Why did Grendel learn to fear Beowulf?

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Prior to his fight with Beowulf, Grendel was unmatched in terms of physical prowess and strength. Not only had no other warrior been able to stand up to him over the years, but he was also protected from harm against blades and other weapons. It's for this reason later on that Beowulf fights Grendel unarmed.

But Grendel does come to fear Beowulf once he engages with him in Heorot. As Grendel enters Heorot, he scans the mead-hall greedily, with the intent to wreak violence on the warriors present. He attacks one thane and gorges himself on his victim's blood. He turns to do the same thing to Beowulf, who lies on a bed with his back to Grendel.

When Grendel reaches toward Beowulf, he quickly realizes he's made a mistake. Beowulf grabs him in a bone-crushing grip that is harder than anything he's ever encountered from another man. His very bones recoil against Beowulf's strength, and it's in this moment that fear enters Grendel, as he tries to escape and return to the wilderness that he came from. According to Seamus Heaney's translation, "The dread of the land [Grendel] was desperate to escape," but Beowulf would not let him leave Heorot alive (761). The two continue to struggle in the mead-hall, but it's not long before Beowulf inflicts his fatal wound on Grendel, ripping his arm clean off. Grendel streaks out of Heorot back to the fens, where he is destined to die.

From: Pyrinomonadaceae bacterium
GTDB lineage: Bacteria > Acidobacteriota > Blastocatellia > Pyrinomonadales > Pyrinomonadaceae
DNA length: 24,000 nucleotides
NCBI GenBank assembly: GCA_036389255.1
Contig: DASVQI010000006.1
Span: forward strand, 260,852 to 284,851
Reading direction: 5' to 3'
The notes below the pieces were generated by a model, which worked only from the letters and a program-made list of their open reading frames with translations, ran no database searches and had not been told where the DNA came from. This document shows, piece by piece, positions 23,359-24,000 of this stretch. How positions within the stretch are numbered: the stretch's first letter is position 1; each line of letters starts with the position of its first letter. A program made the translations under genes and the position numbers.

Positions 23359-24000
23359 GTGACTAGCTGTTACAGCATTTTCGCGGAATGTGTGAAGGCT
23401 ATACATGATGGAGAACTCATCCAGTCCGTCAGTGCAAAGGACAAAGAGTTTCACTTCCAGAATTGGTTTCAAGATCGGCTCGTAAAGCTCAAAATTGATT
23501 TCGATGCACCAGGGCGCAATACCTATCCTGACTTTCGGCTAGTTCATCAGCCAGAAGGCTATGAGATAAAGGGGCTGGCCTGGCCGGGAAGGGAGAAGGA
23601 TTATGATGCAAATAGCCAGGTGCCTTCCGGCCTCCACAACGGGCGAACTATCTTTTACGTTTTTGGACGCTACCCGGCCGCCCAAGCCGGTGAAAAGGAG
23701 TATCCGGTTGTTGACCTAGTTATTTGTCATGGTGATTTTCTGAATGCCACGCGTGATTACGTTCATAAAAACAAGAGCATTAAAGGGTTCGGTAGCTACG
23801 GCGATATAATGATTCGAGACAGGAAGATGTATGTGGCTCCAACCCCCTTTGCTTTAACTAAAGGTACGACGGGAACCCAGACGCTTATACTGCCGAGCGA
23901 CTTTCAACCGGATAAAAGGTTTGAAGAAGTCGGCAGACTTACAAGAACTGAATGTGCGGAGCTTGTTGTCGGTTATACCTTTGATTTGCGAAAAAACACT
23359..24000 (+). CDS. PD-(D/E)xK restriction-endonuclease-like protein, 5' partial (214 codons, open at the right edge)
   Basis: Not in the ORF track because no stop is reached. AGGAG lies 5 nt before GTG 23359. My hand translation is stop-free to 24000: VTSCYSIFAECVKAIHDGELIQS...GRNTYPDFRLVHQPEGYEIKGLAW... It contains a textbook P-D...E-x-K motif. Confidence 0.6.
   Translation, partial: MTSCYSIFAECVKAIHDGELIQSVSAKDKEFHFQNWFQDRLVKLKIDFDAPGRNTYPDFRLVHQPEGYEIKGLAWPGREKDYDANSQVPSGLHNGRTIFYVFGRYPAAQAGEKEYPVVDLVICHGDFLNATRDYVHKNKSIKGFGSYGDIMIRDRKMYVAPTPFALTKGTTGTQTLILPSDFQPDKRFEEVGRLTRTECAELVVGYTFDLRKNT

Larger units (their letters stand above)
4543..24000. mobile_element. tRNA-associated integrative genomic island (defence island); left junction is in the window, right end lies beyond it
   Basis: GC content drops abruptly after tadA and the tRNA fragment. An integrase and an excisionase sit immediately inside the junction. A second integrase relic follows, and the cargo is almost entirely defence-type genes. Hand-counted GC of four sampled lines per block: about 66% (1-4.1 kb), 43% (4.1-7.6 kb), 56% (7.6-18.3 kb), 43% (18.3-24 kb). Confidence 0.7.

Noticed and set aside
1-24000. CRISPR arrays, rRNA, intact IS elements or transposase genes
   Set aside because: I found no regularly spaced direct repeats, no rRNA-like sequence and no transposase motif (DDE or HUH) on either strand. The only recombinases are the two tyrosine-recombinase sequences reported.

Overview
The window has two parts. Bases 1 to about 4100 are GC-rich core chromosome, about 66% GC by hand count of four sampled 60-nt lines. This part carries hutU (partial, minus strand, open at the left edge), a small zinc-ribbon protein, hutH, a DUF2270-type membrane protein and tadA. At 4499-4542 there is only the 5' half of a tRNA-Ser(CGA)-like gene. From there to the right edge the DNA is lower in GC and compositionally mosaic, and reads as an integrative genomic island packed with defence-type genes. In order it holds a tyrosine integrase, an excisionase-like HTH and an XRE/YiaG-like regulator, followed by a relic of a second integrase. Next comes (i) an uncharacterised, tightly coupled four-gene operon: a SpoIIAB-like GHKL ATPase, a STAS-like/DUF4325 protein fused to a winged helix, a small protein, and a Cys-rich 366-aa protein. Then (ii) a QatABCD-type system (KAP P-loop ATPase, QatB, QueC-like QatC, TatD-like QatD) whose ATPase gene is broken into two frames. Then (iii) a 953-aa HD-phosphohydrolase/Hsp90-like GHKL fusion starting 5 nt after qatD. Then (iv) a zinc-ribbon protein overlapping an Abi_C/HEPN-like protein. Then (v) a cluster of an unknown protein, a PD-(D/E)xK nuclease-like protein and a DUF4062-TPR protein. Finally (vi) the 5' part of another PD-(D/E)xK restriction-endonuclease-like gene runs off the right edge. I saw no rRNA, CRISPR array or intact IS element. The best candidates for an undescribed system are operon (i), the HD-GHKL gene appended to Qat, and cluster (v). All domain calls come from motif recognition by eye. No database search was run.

Grendel learns to fear Beowulf because this warrior exceeds all of his expectations and conceptions of a great warrior. Never before has a man exhibited such strength and such power. And as for Grendel's charm against man-made weapons, it doesn't matter in the end. Beowulf's pure, raw strength is all it takes to put an end to the "scourge of man."

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